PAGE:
Looking at the flipside of NGL learning , I have found myself agreeing with Goksu, Paul, and Mari’s comments about Brennan’s article ‘In Connectivism, no one can hear you scream: a guide to understanding the MOOC novice’. It struck a chord with my experiences, even though this NGL course is not a MOOC situation, many of the issues are still relevant. In a broad sense his statement below summarizes the main weaknesses I have observed:
Connectivism as a theory does not provide support for, or recognition of prior knowledge, cognitive load, or novice issues, or recognize particular novice needs, even though individual connectivists sometimes do, or try to.
My current view also supports the following observations made by Brennan:
- He claims that faith to a theory can get in the way of the evidence, and as such believes there is no “one size fits all” theory and no “one size fits all” student. If no one size fits all, then we need to look at blends and possibilities of integrating NGL activities to prepare students with the skills needed for the shift towards this style of learning. In the current education structure, this suggests we should be starting in early education, so that students have the opportunity to develop the learning skills needed to equip them for their vocation/s and lifelong learning.
- Connectivist theory does not differentiate between novices and experts and can be a disservice to both – distributed platforms, networked nature of learning, new tools and techniques can add significantly to cognitive load. As this has a relationship to feelings of fear and anxiety it can help explain why novice learners may experience difficulties in unstructured learning environments.
- Connectivist theory does not allow for novice support – this will not fit with the current approach to student support being fostered at USQ. Do we want students to feel worse about their learning efforts? If they are mature age students trying to retrain or change vocations, this may not encourage them. With a diverse range of students both domestic and international, there will always be those who require academic support and encouragement to continue, and succeed with their studies.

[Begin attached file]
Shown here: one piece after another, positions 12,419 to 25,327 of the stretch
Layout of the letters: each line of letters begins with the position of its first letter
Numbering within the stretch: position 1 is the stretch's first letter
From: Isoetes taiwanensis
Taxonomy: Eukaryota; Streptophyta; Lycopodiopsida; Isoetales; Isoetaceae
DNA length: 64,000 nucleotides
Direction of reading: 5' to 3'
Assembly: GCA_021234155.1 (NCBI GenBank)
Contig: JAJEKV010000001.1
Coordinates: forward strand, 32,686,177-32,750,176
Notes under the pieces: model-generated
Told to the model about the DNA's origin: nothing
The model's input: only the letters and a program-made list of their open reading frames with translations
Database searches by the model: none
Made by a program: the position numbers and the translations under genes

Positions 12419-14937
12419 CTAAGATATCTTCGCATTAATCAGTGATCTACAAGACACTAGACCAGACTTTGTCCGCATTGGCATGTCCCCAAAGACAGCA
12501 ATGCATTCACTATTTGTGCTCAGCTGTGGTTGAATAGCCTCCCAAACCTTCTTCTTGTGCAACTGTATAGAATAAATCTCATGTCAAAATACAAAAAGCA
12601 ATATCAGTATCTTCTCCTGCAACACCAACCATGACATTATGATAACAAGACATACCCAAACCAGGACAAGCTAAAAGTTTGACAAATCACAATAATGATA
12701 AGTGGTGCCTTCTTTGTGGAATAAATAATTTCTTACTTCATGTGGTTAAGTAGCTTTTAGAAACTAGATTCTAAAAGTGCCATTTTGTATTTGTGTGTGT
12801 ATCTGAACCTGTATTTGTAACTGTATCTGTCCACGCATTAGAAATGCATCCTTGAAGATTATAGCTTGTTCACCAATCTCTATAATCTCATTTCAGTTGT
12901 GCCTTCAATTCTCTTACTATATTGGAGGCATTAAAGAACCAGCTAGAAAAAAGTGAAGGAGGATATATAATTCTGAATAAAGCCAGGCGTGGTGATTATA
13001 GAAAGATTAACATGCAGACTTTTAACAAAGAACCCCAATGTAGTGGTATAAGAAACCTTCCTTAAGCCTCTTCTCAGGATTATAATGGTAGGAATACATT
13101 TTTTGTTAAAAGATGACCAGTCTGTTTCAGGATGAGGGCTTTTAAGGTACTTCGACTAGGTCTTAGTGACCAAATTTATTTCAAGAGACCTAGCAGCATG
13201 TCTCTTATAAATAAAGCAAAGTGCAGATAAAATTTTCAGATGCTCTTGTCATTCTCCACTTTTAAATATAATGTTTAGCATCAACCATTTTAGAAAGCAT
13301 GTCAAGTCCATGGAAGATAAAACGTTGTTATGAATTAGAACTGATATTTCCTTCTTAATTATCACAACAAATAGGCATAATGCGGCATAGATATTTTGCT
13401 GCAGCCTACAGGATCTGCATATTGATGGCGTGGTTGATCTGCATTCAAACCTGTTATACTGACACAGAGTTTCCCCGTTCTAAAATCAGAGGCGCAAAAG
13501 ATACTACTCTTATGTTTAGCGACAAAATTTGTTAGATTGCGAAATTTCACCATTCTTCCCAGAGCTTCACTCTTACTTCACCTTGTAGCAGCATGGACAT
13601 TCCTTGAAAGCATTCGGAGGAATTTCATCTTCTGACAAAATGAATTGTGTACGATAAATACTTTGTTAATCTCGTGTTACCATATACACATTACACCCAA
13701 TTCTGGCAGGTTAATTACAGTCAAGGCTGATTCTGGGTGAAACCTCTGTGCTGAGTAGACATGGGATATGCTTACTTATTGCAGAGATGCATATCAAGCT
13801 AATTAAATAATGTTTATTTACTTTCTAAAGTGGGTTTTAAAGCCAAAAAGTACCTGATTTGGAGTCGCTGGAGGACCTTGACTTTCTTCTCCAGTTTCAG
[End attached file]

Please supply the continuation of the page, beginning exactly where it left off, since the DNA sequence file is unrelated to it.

I’d like to keep these comments by Brennan in mind, as I feel they are important for me to consider in my future proposals for NGL learning.
Not everyone knows how to be a node. Not everyone is comfortable with the type of chaos Connectivism asserts. Not everyone is a part of the network. Not everyone is a self-directed learner with advanced metacognition. Not everyone is already sufficiently an expert to thrive in a free-form environment. Not everyone thinks well enough of their ability to thrive in an environment where you need to think well of your ability to thrive.
And will be encouraged by this statement too:
It’s not difficult to design for novices. It’s not difficult to give people the tools they need to catch up. It’s not difficult to connect if a sensitive, careful and thoughtful design is there to connect you to the help you need.
In addition, as Andrew comments in ‘Being critical of NGL’ there are potential weaknesses such as equity and accessibility to technology, computer literacy, the online learning skills required of the students and the online teaching skills of the teacher which need to be taken into consideration before implementing NGL into classrooms. In my higher education context with the majority of students studying online, the challenge I see is to reduce the impact of these potential weaknesses on students’ learning and improve the quality and relevance of education to help equip students with the skills needed in 21st century workplaces.